A bill that could expand child sex abuse lawsuits in the state of Pennsylvania has received new support in the state legislature, signaling its possible passage after more than two years of unsuccessful efforts.

The proposed legislation, House Bill 951, lifts some sovereign immunity protections in child sex abuse cases for public schools and institutions. It creates a two-year window for lawsuits to be filed in old cases where the statute of limitations had already expired.

Survivors of abuse may sue their perpetrator or the institution that contributed to the abuse through negligence.

Democratic state Rep. Mark Rozzi, who says he was abused by a priest at age 13, introduced the bill. The state Senate Judiciary Committee voted 11-3 on Wednesday to approve an amended form of the bill. Now that it has received new support, supporters are hopeful that the bill could pass the legislature.

The Pennsylvania Catholic Conference and other groups had previously voiced concerns about whether abuse victims would have the equal ability to sue public institutions for alleged abuse. The bill partially lifts sovereign immunity for public institutions.

In August 2018, the state published a 300-page grand jury report on clergy sex abuse concerning the state’s six dioceses. The report identified more than 1,000 alleged victims of 300 credibly accused priests, during the time period of 1947 until 2017.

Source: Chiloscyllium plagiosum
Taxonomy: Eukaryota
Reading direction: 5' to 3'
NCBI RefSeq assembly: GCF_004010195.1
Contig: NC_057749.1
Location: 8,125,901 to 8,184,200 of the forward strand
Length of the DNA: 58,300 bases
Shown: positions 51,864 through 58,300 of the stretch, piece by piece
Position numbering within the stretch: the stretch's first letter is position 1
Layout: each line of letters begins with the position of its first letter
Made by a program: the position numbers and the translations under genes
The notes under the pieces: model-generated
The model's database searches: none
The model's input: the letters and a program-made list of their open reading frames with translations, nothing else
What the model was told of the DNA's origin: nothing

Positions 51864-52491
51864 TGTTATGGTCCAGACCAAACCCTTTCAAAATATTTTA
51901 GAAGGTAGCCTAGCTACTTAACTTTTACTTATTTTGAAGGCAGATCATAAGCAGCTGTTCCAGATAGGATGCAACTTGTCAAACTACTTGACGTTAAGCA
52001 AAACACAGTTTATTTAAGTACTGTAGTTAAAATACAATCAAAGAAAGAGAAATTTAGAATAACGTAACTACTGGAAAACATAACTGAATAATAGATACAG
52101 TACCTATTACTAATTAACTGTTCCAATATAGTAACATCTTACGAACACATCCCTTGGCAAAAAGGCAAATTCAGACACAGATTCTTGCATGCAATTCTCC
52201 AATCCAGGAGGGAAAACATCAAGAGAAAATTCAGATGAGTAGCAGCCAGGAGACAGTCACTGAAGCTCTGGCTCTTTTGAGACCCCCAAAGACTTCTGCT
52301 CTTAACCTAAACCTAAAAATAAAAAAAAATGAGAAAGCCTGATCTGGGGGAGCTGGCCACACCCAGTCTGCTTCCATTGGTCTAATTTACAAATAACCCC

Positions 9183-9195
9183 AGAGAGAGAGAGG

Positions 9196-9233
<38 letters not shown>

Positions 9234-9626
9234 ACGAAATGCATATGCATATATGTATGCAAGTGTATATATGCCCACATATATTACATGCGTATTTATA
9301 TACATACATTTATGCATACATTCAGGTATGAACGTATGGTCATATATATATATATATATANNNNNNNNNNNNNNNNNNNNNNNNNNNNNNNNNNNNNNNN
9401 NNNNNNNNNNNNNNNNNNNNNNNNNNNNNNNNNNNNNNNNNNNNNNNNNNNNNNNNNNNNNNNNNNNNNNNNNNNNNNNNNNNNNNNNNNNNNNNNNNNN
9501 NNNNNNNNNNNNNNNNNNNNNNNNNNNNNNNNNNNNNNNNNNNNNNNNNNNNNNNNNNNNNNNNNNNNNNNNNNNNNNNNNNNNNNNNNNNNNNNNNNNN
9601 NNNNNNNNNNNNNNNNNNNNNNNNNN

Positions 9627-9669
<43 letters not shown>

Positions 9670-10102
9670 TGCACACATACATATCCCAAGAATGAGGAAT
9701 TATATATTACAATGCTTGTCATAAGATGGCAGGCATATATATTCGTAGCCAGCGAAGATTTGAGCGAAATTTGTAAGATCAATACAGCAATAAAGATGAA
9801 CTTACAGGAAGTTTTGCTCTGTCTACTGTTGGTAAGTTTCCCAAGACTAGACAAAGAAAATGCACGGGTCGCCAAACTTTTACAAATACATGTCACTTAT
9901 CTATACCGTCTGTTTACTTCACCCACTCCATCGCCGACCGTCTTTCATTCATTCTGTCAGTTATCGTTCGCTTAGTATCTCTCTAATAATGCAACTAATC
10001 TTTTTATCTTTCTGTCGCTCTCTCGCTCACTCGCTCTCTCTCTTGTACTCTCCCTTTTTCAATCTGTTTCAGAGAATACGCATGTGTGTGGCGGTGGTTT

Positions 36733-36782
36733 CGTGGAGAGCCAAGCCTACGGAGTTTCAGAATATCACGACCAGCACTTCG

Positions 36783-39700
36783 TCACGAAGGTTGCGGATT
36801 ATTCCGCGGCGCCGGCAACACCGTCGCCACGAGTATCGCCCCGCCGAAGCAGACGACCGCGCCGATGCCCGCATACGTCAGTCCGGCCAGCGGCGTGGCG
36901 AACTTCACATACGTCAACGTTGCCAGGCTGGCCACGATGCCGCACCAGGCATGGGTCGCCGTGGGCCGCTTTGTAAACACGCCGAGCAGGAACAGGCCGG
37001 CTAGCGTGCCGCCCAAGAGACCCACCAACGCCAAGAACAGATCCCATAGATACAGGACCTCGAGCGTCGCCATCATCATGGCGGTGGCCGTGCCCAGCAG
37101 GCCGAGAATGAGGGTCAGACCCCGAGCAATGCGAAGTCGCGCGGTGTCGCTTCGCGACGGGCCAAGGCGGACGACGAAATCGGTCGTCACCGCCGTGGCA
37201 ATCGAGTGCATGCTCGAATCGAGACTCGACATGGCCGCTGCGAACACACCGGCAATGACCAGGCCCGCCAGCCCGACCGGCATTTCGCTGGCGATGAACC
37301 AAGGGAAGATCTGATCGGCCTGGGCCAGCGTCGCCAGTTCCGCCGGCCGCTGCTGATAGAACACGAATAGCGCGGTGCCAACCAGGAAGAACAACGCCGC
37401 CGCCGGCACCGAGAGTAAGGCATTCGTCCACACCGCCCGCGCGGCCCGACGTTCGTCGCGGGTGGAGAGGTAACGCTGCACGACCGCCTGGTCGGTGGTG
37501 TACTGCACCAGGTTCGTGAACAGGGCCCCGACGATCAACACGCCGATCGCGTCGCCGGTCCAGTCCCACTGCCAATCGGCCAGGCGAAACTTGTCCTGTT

As many of the cases of alleged abuse were decades old, the report recommended a legal two-year window for new lawsuits to be filed, in cases where the statute of limitations had long expired.

Following the report, state lawmakers tried several times to enact such a window.

In March, Republicans declined to present a constitutional amendment on the matter in an emergency process. The administration of Gov. Tom Wolf had failed to procure the necessary public advertisements for a proposed constitutional amendment, thus requiring an emergency motion from lawmakers to allow for a referendum on the amendment. Secretary of State Kathy Boockvar ultimately resigned because of the administration’s error. 

Other states have established time “windows” for new lawsuits to be filed in old abuse cases. New York’s window under the Child Victims Act was extended until August 14, 2021, due to the ongoing COVID-19 pandemic; the law has resulted in at least 2,800 lawsuits against Catholic institutions in the state.

Some dioceses in New York have been named in hundreds of lawsuits, with the dioceses of Buffalo, Rochester, Rockville Centre, and Syracuse filing for Chapter 11 bankruptcy reorganization during the process. As of April 8, the Archdiocese of New York was named in more than 700 lawsuits, the Brooklyn diocese was named in more than 570 lawsuits, and the Buffalo diocese was named in nearly 500 lawsuits.

Rhode Island, meanwhile, extended the statute of limitations for abuse cases and is considering an expansion of liability in abuse cases, for institutions accused of negligence. Other states with temporary windows for lawsuits include California, Arizona, Montana, Hawaii, and North Carolina. The District of Columbia has also opened a temporary window, and Vermont has allowed lawsuits in old abuse cases to be brought forth indefinitely.